Woman Wants to Melt Down Her Alleged Abusers Famous Menorah

She’s suing the estate of the silversmith she says molested her as a child—and wants his greatest legacy.

The Daily Beast/October 5, 2021

By Emily Shugerman

A young woman who claims she was sexually abused by a prominent member of New York’s Hasidic Jewish community three decades ago is going after his greatest legacy: a massive, gold-plated menorah in the heart of Brooklyn.

The plaintiff, a 36-year-old woman now living in Israel, claims celebrated silversmith Hirschel Pekkar sexually assaulted her more than a dozen times in the 1990s, starting when she was 5 years old. Pekkar died this July, but his menorah—which the lawsuit describes as “one of the most important pieces of Jewish artwork of the 20th century”—lives on, displayed every Hanukkah outside the world headquarters of the Chabad-Lubavitch Jewish sect.

The plaintiff hopes to get possession of the 6-foot-tall menorah, her lawyer told The Daily Beast, and melt it to the ground.

“Our client has been revictimized every year, watching it light up globally knowing what happened to her,” attorney Susan Crumiller said. “The menorah has become a real symbol to our client, and to us, of justice in this case.”

Asked about the allegations in the lawsuit, Pekkar’s son, Moshe Pekkar, who is also a silversmith, said he had not seen the court papers but was “not aware of anything like that.” He did not respond to further requests for comment. A spokesman for the Chabad Lubavitch organization confirmed that Pekkar had attended the synagogue but added that “membership is pretty open.”

The menorah was commissioned in 1982 by followers of Grand Rebbe Menachem Mendel Schneerson, who declared that popular, rounded menorahs did not resemble what early menorahs would have looked like. Pekkar created his six-foot sculpture to Schneerson’s specifications, and it quickly became a prized symbol for the Chabad-Lubavitch sect.

A decade after Pekkar created the menorah, the plaintiff’s father—also a member of the Chabad-Lubavitch community—began working with him at the jewelry-making studio adjacent to his Crown Heights apartment. While visiting her father at the jewelry studio one day, the suit claims, the plaintiff asked to use the bathroom. Because there was no bathroom in the studio, Pekkar allegedly volunteered to bring the plaintiff to the bathroom in his apartment. He led her to the bathroom, the suit claims, but stopped outside, sat down on a stool, and began to touch the plaintiff’s vagina under her clothes.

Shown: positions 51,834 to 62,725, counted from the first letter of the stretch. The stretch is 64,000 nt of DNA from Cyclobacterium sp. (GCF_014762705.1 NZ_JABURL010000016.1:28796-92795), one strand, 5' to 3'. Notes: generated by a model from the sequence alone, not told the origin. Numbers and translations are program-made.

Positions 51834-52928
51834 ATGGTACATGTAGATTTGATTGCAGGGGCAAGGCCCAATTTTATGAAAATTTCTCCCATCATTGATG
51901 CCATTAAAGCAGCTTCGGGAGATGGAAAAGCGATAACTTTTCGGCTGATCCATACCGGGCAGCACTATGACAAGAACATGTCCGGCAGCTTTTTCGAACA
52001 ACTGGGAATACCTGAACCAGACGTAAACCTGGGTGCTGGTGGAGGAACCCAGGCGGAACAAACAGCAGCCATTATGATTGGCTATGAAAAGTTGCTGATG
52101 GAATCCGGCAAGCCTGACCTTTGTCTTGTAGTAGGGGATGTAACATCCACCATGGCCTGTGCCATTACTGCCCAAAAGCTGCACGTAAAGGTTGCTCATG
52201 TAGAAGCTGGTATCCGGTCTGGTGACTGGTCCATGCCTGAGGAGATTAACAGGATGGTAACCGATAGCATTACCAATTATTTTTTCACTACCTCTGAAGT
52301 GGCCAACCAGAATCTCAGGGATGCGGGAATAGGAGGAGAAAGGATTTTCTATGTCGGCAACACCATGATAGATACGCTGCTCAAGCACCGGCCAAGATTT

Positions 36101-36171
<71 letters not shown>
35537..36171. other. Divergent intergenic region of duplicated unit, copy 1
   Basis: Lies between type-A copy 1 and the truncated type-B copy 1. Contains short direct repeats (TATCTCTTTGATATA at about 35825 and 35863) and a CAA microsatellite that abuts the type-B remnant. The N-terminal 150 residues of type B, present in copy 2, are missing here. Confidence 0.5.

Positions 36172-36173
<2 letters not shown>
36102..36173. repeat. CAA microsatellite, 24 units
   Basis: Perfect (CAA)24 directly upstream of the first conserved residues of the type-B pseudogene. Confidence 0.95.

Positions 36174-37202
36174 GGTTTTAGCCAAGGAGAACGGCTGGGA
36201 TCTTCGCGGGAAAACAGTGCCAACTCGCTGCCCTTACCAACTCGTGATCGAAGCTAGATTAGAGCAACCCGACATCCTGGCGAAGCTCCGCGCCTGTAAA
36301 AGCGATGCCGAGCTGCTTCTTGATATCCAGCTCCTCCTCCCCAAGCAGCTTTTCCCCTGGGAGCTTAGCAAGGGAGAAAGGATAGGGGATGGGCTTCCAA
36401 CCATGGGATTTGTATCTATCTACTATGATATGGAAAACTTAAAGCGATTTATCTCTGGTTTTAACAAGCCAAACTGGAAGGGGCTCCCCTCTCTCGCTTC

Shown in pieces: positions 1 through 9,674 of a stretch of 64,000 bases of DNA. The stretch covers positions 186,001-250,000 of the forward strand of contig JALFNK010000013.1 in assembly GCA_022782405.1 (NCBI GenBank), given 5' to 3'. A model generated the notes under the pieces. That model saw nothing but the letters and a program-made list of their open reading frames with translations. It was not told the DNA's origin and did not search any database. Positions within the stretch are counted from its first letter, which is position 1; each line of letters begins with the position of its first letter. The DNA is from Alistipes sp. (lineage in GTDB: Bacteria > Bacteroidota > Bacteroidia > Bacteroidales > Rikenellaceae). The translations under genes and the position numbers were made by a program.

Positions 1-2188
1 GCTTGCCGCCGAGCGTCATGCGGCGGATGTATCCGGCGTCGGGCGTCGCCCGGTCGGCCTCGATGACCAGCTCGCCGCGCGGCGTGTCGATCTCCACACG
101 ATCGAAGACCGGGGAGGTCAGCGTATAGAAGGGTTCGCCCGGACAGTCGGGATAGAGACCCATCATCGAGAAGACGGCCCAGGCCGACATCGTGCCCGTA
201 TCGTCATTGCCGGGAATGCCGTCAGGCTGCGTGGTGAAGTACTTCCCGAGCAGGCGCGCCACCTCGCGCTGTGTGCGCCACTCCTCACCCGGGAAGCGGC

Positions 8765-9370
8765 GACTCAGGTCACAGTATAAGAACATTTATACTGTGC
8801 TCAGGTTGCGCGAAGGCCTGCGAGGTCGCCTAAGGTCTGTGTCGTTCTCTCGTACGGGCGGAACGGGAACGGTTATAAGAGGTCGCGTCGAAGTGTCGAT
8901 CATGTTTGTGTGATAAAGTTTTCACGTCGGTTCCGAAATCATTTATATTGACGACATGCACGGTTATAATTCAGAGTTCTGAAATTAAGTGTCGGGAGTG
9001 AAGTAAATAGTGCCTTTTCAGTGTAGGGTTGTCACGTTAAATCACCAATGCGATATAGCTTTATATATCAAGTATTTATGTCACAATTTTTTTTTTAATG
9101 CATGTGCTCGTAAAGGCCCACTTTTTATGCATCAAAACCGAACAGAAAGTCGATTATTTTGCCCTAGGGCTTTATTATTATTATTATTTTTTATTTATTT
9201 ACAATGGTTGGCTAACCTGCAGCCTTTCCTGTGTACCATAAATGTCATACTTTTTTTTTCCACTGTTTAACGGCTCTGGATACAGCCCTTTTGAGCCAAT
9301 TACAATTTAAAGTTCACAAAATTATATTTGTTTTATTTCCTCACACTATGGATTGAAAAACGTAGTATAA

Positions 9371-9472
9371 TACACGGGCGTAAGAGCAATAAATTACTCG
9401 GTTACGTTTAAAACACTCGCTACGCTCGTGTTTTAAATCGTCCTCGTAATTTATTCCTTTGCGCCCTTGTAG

Because the 5-year-old was “completely unaware what was happening or how she should respond,” the suit claims, and because she “trusted Pekkar as a friend of the family, and a notable figure in her community,” she stood frozen and silent while he abused her. Afterward, he allegedly engaged her in friendly conversation to make her feel comfortable with what had happened, but also warned her never to tell anyone. It was the first of at least a dozen such instances, the suit claims.

The plaintiff claims that when her parents learned of the abuse, they brought her allegations to the local rabbinical court, located right next to the Chabad-Lubavitch headquarters.

The lawsuit quotes from what it says was the tribunal’s August 1993 decision declaring that Pekkar “admitted that he has committed an offense,” but sentencing him only to “treatment” and the observation of a specialist. A month later, the lawsuit claims, Pekkar sent a letter to the plaintiff’s father threatening to tarnish his name if he ever raised the allegations again.

For years afterward, the suit claims, the plaintiff suffered from “pervasive and fragmented memories and dreams about Pekkar,” which developed into a “singular focus to discover what had happened to her.” She tried cold-calling people named Pekkar out of the phone book, the suit claims, hoping that one of them would have answers for her. Finally, at age 18, the suit says, she discovered a copy of the tribunal's verdict in her father’s files, confronted him about it, and demanded to confront Pekkar.

According to the suit, Pekkar did not deny the abuse when the plaintiff approached him about it, but claimed she had “wanted” it. More than a decade later, when the plaintiff was 30, she tried again to confront Pekkar. He threatened to take legal action against her if she continued to speak out, the suit claims.

Crumiller said her client was resigned to never seeking justice when she learned about the Child Victims Act, a 2019 New York law that allows victims of child sexual abuse a “lookback window” in which to file claims that were previously outside the statute of limitations. Crumiller and her client were about to file suit under the law this year when Pekkar died.

“We assumed we would be suing him as a live defendant,” Crumiller said. “When he died it was just an absolute shock, to her especially.”

But the plaintiff forged ahead, working with her lawyer to construct a new plan to sue Pekkar’s yet-to-be-formed estate and go after the menorah, the ownership of which is not clear. While Crumiller concedes the legal strategy—which involves asserting a lien on the menorah and demanding that an administrator of Pekkar’s estate be appointed—is novel, she is hopeful it will help her client get closure.

“The original plan would have granted her some level of closure that now she can’t get,” Crumiller said “[But] she cares a lot about the legacy of what she’s doing and making a stand on behalf of future victims who feel silenced like she did. So in that way she’s not deprived of the opportunity to make a difference.”

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